Background: Quality of life (QoL) is a subjective and dynamic concept resulting from an interplay between importance of and satisfaction with different aspects of life. However, it is unclear whether social contexts experienced by individuals born at specific times in history (cohort effects) may influence QoL in old age. This study aimed to compare among older persons born before, during, and at the end of World War II: a) satisfaction with QoL, overall and per domains; b) importance of QoL domains.
Methods: This repeated cross-sectional study included representative samples of community-dwelling adults born in 1934-1938 (pre-war), 1939-1943 (war), and 1944-1948 (baby-boom) from the Lausanne cohort 65+. QoL was assessed overall, and in seven domains in 2011 and 2016. Two-by-two cohort comparisons were performed at ages 68-72 (war versus baby-boom) and 73-77 years (pre-war versus war).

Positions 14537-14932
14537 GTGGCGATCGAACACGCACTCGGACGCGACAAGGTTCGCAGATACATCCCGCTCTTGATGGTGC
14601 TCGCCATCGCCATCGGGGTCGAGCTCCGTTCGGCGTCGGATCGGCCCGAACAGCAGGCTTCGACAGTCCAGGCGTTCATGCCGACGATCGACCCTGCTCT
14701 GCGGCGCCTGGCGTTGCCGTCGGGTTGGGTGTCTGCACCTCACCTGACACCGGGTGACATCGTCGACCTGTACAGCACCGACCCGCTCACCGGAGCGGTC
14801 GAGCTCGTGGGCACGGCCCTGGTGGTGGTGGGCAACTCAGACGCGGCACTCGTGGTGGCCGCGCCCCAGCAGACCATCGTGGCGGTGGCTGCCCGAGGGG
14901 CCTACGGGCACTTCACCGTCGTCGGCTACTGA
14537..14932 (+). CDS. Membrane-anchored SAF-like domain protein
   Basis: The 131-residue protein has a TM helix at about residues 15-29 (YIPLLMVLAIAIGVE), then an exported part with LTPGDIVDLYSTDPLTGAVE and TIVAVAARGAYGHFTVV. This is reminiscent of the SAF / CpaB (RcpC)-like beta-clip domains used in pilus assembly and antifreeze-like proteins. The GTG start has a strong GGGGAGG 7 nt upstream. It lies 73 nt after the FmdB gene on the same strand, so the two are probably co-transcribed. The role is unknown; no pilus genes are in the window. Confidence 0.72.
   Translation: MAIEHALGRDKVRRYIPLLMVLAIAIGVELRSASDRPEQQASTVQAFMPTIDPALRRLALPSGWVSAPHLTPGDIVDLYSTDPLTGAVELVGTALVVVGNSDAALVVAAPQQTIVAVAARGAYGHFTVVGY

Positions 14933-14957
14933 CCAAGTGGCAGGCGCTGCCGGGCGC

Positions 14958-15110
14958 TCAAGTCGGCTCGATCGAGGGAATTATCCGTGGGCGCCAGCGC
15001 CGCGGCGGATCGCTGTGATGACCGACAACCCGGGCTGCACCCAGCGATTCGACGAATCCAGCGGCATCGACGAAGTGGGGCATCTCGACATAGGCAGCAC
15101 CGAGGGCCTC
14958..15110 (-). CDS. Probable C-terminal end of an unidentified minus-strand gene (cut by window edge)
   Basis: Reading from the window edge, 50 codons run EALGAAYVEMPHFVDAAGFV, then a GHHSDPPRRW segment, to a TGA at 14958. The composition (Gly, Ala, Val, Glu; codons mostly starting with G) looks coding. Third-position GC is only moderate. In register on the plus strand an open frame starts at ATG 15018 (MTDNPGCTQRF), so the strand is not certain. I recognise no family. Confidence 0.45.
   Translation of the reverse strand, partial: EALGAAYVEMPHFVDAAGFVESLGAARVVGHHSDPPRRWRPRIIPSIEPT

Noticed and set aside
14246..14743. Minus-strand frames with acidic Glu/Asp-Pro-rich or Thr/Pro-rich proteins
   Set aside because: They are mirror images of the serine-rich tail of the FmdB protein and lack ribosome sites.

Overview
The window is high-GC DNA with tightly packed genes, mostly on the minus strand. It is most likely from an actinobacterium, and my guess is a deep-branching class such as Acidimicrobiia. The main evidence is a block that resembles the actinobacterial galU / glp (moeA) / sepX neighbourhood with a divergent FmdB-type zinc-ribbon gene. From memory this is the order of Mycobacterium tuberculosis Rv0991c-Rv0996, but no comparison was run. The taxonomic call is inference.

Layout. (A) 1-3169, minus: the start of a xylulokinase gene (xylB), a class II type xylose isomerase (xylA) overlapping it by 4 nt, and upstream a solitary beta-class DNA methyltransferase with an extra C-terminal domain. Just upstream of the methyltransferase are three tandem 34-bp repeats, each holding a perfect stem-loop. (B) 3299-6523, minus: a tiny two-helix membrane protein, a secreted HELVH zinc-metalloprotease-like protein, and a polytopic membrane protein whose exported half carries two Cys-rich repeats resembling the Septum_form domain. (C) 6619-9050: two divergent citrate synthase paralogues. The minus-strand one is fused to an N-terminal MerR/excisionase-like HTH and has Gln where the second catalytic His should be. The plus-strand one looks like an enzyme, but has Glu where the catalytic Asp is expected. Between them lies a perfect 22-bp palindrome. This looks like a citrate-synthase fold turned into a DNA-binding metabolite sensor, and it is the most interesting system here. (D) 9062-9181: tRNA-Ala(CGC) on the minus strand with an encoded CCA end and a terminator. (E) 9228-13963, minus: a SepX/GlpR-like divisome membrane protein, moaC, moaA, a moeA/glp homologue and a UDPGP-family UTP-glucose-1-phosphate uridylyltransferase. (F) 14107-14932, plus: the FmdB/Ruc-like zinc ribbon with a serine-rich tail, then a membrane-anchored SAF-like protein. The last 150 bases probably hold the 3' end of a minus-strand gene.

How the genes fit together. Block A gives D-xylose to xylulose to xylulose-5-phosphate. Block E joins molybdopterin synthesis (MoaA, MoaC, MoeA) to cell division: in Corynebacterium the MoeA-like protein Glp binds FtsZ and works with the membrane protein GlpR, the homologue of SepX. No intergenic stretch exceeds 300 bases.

Results: Overall satisfaction with QoL did not differ between cohorts despite increased education level across cohorts and a shift between pre-war and war cohorts towards lower morbidity and higher proportion living alone. However, "Feeling of safety" consistently showed significant improvements from earlier to later-born cohorts. Furthermore, the war cohort reported higher satisfaction than pre-war cohort in "Autonomy". Conversely, no significant difference was observed between cohorts in importance of QoL domains, except increased importance given to "Health and mobility" in the war compared to pre-war cohort.
Conclusions: Societal changes reflected in the profile of successive elders' cohorts did not appear to modify the overall satisfaction with QoL.
Keywords: Cohort; Community older people; Importance; Quality of life; Satisfaction.